Seward United Methodist Church
Sunday, November 18, 2018
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Why Does the Ascension Matter?

Ephesians 1:15-23

 We are drawing to the end of what I consider to be the “heart and soul” of the Christian year.  Or course, the Christian year lasts as long as the calendar year.  But the real heart of it is the succession of the great Holy Days of the Church that run from Christmas to Pentecost and tell the story of God’s work of salvation.  

 The Christian year begins with Advent that builds to Christmas, Jesus’ birth.  After Christmas, there is Epiphany, the Baptism of the Lord, and the Mount of Transfiguration, which revealed him to be the Son of God and anointed one.  Maundy Thursday and Good Friday tell the story of his suffering and death on the cross.  Easter Sunday tells of his resurrection from the dead.  And the final chapters of this story are his Ascension and the gift of the Holy Spirit to the Church at Pentecost.  There are, of course, Christian holy days in the rest of the year.  But those ones do not focus on the story of God’s work of salvation.  

 One of the things that I find interesting is that different traditions of the Church focus on different holy days.  For example, if you were to ask most Protestants, “What is the most important day of the Christian year?”  Most would answer Easter.  But if you ask that question in other Christian traditions, you’d probably get different answers.

 In Eastern Orthodox tradition, Christmas and Epiphany are emphasized.  The emphasis is on God “making a new start” in Jesus Christ.  In Roman Catholic theology, Good Friday is very important.  The suffering and death of Jesus is very meaningful.  That’s the reason why a Roman Catholic cross almost always is a crucifix, a depiction of the crucified Christ, whereas in most Protestant depictions, the cross is empty.  In Pentecostal traditions, obviously, the day of Pentecost is very important.  And for the Anabaptist traditions, which would include Brethren churches and Mennonite churches, the Ascension is very important.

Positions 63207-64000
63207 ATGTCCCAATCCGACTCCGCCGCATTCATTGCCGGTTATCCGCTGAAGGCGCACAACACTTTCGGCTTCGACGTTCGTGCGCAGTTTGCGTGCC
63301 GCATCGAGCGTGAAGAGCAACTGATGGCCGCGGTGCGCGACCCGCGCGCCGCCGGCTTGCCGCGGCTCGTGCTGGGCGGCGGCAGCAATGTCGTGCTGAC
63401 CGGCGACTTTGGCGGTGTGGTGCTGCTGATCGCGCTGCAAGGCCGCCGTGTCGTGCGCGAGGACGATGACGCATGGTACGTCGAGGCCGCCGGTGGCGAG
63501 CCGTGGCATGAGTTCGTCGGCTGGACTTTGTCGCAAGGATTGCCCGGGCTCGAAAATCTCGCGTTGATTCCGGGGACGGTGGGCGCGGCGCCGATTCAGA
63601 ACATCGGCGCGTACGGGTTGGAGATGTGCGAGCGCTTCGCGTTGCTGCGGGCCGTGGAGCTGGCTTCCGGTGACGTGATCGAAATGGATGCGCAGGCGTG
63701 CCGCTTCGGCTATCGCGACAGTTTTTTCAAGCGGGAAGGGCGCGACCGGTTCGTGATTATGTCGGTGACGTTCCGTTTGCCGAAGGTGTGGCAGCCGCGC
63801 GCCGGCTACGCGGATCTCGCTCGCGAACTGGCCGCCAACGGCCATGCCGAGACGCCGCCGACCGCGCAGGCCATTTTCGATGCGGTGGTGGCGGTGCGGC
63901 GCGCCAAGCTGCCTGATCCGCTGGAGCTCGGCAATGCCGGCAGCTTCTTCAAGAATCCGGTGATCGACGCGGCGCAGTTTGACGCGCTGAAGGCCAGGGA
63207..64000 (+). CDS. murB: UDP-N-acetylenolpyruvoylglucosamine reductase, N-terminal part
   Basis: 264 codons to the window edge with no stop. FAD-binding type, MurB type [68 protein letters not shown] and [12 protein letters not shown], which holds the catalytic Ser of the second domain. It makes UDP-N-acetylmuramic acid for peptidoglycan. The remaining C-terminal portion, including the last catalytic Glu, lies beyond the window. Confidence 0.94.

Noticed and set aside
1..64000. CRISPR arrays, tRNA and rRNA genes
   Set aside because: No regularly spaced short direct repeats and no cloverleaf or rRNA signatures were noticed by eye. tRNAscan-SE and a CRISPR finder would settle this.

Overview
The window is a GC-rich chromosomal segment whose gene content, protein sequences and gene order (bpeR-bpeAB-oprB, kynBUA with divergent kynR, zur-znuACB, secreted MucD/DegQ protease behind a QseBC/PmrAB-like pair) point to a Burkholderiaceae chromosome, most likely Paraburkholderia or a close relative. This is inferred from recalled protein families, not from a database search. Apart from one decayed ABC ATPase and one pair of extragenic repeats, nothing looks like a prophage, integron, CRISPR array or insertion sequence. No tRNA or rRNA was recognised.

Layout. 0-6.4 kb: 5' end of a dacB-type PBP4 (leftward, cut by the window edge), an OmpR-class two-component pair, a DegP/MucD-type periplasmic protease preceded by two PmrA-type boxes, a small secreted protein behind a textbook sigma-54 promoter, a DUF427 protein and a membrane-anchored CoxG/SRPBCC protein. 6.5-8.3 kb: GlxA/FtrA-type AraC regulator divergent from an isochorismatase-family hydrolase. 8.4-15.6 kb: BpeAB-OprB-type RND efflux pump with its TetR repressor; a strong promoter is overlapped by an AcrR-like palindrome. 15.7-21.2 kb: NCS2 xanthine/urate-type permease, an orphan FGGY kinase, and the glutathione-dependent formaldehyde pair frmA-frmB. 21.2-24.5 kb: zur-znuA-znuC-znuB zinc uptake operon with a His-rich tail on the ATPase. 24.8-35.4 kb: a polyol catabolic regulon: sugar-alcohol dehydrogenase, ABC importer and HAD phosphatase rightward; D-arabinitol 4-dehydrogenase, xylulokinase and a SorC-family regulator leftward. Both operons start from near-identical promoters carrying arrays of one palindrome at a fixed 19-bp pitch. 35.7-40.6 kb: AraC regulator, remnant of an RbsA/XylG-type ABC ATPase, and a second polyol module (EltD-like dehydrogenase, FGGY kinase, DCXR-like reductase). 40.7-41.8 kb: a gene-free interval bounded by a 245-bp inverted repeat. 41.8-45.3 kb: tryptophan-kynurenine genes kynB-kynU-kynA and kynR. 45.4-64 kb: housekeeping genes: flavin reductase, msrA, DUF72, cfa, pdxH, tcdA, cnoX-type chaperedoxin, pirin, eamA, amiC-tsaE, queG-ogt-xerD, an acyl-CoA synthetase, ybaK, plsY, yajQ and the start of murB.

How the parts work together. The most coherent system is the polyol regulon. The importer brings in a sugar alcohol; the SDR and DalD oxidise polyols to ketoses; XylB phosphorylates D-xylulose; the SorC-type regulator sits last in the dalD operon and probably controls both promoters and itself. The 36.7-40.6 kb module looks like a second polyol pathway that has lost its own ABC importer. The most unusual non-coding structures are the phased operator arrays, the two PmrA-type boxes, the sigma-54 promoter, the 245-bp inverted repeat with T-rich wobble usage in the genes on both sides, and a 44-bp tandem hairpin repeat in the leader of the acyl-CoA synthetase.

To be perfectly honest with you, I had never really thought of Ascension Day as a Christian holy day until I went to seminary.  Sharon and I went to seminary in Lebanon County, Pennsylvania, which is in the heart of Pennsylvania Dutch Country.  Whereas around here every town has a Methodist Church, there every town has a Brethren or Mennonite church.  

 In the same town as our seminary was a little grocery store that we really liked called “Dutch Way.”  One random Thursday in May, we went to go to the store after classes and found it was closed for “Ascension Day.”  We’d never heard of anyone being closed for Ascension Day, but as we quickly found out, in that area, many businesses closed for it because it was considered a high holy day in those traditions.  We see it a little bit around here now that we have some Mennonites in the area.  

 For those traditions, Ascension Day is very important.  It’s a day to remember that loyalty to Christ is supreme; no other loyalty should rival our loyalty to Christ.  Now I don’t necessarily agree with all the ways that those traditions apply that truth.  For example, some Anabaptist traditions not only will not serve in the military, they also will not vote in elections.  And of course, some of these traditions also practice non-participation in “modern life.”  I may not agree with those things, but I have a great respect and appreciation for their stand.  I’m glad they view the Lordship of Christ in such a high regard, and we could learn a lot from it.

 And we should also remember that we have a share in that tradition.  The United Methodist Church, as it exists today, is a merger of the Methodist and EUB Churches, and EUB stood for Evangelical United Brethren Church.  

 I find that the richness and variety of expression of the Christian Faith is a reminder of the richness and variety of God’s work of salvation.  We can’t point to just one thing and say, “This is God’s work of salvation.”  God has done so much to save us, and we can appreciate in a number of ways.